Before you toss your old cellphone, computer or gaming console in the garbage, consider all the sensitive information you may have stored on the device over the years that hackers would love to have - including financial information, passwords and social media accounts.
Simply deleting files or erasing storage devices isn't enough. When you delete files, although the files may appear to have been removed - data remains on the media even after a delete or format command is executed. Bad actors with even limited technical ability can easily recover the information.
Here are some methods recommended by US-CERT for cleaning devices before you get rid of them:
Computers: Use "Secure erase," which is a set of commands in the firmware of most computer hard drives. If you select a program that runs the secure erase command set, it will erase the data by overwriting all areas of the hard drive. Alternately you can use a "Disk wiping" utility that erases sensitive information on hard drives and securely wipes flash drives and secure digital cards.
Smart Phones/Tablets: Ensure that all data is removed from your device by performing a "hard reset." This will return the device to its original factory settings. Each device has a different hard reset procedure, but most smartphones and tablets can be reset through their settings. In addition, physically remove the memory card and the subscriber identity module (SIM) card, if your device has one.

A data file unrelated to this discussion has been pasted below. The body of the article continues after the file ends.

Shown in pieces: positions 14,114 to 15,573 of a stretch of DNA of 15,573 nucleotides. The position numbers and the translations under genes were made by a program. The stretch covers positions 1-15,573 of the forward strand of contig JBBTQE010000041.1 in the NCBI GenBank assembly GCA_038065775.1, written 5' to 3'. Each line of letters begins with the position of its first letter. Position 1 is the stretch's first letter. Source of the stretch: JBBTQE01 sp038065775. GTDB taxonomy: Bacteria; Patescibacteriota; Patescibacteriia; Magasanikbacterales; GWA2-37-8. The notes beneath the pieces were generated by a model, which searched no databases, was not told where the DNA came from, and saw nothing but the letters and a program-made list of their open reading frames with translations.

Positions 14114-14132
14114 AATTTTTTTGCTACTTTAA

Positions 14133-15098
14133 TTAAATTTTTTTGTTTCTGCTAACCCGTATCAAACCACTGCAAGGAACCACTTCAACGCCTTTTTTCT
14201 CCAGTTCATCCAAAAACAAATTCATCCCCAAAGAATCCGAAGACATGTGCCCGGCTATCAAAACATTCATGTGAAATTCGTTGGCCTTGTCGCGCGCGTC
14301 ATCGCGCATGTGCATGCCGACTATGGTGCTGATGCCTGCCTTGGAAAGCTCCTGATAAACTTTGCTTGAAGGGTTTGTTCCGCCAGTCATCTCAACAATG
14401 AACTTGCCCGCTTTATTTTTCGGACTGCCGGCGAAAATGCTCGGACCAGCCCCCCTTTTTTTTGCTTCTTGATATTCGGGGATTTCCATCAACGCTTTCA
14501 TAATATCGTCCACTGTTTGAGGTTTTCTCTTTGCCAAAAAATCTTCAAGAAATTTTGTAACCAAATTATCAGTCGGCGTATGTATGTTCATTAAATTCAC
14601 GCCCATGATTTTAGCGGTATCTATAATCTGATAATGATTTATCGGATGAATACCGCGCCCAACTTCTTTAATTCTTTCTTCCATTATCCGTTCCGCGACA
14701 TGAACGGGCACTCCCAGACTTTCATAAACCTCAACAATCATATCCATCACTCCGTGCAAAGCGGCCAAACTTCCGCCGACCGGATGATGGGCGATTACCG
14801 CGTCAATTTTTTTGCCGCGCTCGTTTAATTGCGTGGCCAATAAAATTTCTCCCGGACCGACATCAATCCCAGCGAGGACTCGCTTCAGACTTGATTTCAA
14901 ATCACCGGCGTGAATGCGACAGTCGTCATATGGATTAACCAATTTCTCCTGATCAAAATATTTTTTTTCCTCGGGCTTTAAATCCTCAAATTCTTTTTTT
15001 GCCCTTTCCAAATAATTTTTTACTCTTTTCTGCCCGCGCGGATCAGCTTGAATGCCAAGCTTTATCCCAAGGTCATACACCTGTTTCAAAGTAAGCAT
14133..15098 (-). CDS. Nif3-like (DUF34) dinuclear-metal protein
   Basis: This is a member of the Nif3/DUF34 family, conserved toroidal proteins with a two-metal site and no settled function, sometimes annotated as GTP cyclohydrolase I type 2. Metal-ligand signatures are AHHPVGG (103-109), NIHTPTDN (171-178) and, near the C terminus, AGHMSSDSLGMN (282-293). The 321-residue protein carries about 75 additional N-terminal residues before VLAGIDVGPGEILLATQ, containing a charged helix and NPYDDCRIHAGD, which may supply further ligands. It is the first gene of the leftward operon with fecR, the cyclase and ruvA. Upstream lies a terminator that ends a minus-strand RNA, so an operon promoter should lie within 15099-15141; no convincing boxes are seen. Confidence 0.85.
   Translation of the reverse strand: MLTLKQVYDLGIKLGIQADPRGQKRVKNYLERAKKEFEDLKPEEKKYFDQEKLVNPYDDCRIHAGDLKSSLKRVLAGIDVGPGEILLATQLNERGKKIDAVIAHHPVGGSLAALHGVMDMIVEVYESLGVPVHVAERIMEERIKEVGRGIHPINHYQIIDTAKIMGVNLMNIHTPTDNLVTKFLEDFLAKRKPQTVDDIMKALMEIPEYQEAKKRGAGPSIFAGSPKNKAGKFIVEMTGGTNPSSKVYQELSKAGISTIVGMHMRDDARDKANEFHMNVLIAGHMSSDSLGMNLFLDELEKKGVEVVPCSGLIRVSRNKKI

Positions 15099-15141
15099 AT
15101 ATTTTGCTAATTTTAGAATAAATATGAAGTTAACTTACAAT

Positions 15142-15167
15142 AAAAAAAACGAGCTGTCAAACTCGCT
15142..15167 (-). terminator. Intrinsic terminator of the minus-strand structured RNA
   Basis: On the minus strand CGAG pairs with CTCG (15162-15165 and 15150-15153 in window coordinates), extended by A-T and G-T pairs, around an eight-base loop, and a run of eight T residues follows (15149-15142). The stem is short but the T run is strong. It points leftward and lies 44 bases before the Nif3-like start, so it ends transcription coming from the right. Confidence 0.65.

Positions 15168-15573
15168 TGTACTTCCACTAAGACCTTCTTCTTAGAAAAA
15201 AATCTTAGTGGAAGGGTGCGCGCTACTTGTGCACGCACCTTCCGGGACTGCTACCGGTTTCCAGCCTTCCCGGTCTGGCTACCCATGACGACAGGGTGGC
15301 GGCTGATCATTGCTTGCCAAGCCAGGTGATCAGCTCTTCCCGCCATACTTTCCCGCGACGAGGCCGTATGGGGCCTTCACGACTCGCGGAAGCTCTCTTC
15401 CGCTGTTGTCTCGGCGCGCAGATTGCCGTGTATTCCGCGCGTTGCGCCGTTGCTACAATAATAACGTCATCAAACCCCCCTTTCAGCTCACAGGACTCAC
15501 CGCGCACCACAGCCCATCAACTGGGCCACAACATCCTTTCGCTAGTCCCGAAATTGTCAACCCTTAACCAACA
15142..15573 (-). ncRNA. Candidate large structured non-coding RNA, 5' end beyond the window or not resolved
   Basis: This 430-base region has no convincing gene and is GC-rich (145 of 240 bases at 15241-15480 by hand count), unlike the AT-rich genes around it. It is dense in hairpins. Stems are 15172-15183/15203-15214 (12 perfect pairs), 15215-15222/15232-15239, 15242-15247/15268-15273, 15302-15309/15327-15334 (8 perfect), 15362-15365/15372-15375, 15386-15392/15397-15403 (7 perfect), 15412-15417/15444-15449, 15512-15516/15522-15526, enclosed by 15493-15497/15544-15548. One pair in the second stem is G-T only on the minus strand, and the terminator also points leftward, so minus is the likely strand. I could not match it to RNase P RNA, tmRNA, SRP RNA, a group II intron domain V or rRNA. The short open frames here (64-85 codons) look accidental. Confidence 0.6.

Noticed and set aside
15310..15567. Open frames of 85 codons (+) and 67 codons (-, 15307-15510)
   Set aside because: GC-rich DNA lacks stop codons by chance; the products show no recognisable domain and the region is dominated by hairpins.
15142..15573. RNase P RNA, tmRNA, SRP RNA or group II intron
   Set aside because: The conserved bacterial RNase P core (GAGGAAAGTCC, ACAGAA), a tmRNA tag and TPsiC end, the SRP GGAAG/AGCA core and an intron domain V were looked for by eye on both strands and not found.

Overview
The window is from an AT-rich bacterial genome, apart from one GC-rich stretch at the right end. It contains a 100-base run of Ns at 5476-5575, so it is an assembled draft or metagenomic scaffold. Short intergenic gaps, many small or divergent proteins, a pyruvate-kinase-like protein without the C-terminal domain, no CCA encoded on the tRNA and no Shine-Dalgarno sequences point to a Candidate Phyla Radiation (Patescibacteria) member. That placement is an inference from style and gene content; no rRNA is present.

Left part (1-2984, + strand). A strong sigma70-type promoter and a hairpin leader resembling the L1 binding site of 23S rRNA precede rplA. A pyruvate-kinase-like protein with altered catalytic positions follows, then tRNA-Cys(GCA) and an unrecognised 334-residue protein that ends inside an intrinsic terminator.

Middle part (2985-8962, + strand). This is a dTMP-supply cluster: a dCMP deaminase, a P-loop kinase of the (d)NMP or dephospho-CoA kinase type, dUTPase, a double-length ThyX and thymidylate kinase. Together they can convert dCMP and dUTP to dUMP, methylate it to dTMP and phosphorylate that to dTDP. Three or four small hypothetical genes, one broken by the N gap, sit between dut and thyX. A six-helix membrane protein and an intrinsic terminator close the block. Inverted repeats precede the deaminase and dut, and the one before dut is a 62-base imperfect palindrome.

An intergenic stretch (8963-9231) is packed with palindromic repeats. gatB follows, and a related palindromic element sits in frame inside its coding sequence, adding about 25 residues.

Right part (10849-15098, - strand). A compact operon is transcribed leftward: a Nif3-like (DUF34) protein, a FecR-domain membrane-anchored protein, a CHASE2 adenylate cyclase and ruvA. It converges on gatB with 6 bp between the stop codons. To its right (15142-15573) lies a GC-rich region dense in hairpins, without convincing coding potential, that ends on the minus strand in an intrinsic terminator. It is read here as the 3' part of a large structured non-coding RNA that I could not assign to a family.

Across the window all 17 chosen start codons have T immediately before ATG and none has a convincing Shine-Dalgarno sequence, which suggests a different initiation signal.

Digital cameras, media players, and gaming consoles: Perform a standard factory reset (i.e., a hard reset) and physically remove the hard drive or memory card.
Office equipment (e.g., copiers, printers, fax machines, multifunction devices): Remove any memory cards from the equipment. Perform a full manufacture reset to restore the equipment to its factory default.
Destroying: Physical destruction of a device is the ultimate way to prevent others from retrieving your information. Specialized services are available that will disintegrate, burn, melt, or pulverize your computer drive and other devices. These sanitization methods are designed to completely destroy the media and are typically carried out at an outsourced metal destruction or licensed incineration facility. If you choose not to use a service, you can destroy your hard drive by driving nails or drilling holes into the device yourself. The remaining physical pieces of the drive must be small enough (at least 1/125 inches) that your information cannot be reconstructed from them.